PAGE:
Record governance is the third of five principles that will allow us to create enterprise systems that have an inherent capability to exchange data and aggregate it for reporting and AI.
Record governance is necessary because the same record may appear in many different systems and we need to know which version to trust.
When a system creates a record, it automatically governs it, and if needed, governance can be transferred to another system. For example, if an oil and gas company sells a well to another company, governance for the data related to the well would transfer to the new owner.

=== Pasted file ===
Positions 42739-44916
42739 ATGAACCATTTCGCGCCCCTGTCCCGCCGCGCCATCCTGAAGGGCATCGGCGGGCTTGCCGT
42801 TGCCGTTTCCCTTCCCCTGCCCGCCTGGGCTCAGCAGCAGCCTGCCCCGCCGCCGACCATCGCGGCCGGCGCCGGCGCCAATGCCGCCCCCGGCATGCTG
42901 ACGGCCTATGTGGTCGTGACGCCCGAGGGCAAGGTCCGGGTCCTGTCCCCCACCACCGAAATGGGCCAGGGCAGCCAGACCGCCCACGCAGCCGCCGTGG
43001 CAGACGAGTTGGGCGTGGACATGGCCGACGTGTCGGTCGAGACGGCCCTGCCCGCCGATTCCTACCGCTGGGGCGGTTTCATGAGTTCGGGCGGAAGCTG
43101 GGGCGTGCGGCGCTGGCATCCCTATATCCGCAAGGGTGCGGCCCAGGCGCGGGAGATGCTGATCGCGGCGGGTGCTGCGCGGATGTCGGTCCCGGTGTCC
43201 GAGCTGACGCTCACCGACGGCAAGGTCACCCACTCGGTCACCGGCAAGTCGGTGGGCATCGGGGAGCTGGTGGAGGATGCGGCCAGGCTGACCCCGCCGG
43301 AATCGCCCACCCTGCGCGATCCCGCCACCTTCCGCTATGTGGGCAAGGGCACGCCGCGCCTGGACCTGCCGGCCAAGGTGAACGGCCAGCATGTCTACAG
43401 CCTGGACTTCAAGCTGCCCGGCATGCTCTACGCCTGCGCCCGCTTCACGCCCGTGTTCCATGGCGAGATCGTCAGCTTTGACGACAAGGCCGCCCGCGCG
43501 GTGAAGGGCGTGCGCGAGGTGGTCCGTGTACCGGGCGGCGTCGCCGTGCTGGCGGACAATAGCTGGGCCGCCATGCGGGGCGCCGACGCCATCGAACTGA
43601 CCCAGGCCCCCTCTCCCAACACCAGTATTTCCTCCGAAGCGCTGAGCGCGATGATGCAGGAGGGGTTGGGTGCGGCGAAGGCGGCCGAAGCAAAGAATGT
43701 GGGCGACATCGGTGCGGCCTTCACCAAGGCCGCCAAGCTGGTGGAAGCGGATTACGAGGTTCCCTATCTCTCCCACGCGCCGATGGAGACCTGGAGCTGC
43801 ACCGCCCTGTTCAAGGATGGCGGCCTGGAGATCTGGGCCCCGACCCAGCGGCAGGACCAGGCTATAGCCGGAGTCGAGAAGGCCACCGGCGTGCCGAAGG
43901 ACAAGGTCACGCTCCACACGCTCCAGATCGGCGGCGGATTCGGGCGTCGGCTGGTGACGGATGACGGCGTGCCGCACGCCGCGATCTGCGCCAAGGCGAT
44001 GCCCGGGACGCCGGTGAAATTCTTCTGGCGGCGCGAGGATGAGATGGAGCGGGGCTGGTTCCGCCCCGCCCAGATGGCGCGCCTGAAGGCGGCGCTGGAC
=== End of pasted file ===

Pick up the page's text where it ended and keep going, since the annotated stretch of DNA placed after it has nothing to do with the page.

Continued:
It is important to note that Record Governance applies to a group of records. For example, with well data there would be the main record and child records and even possibly grandchild records that relate to well that the new company would govern.
It is also important to note that records within a table can be governed by different systems. Oil Well data is a good example of that.
Record governance is greatly simplified by the fact that the primary key holds information that tells the system who created the record. That means we only need to keep track of exceptions where governance was transferred to another system.
Record governance is critical to data integrity and automatically aggregating data in data warehouses.
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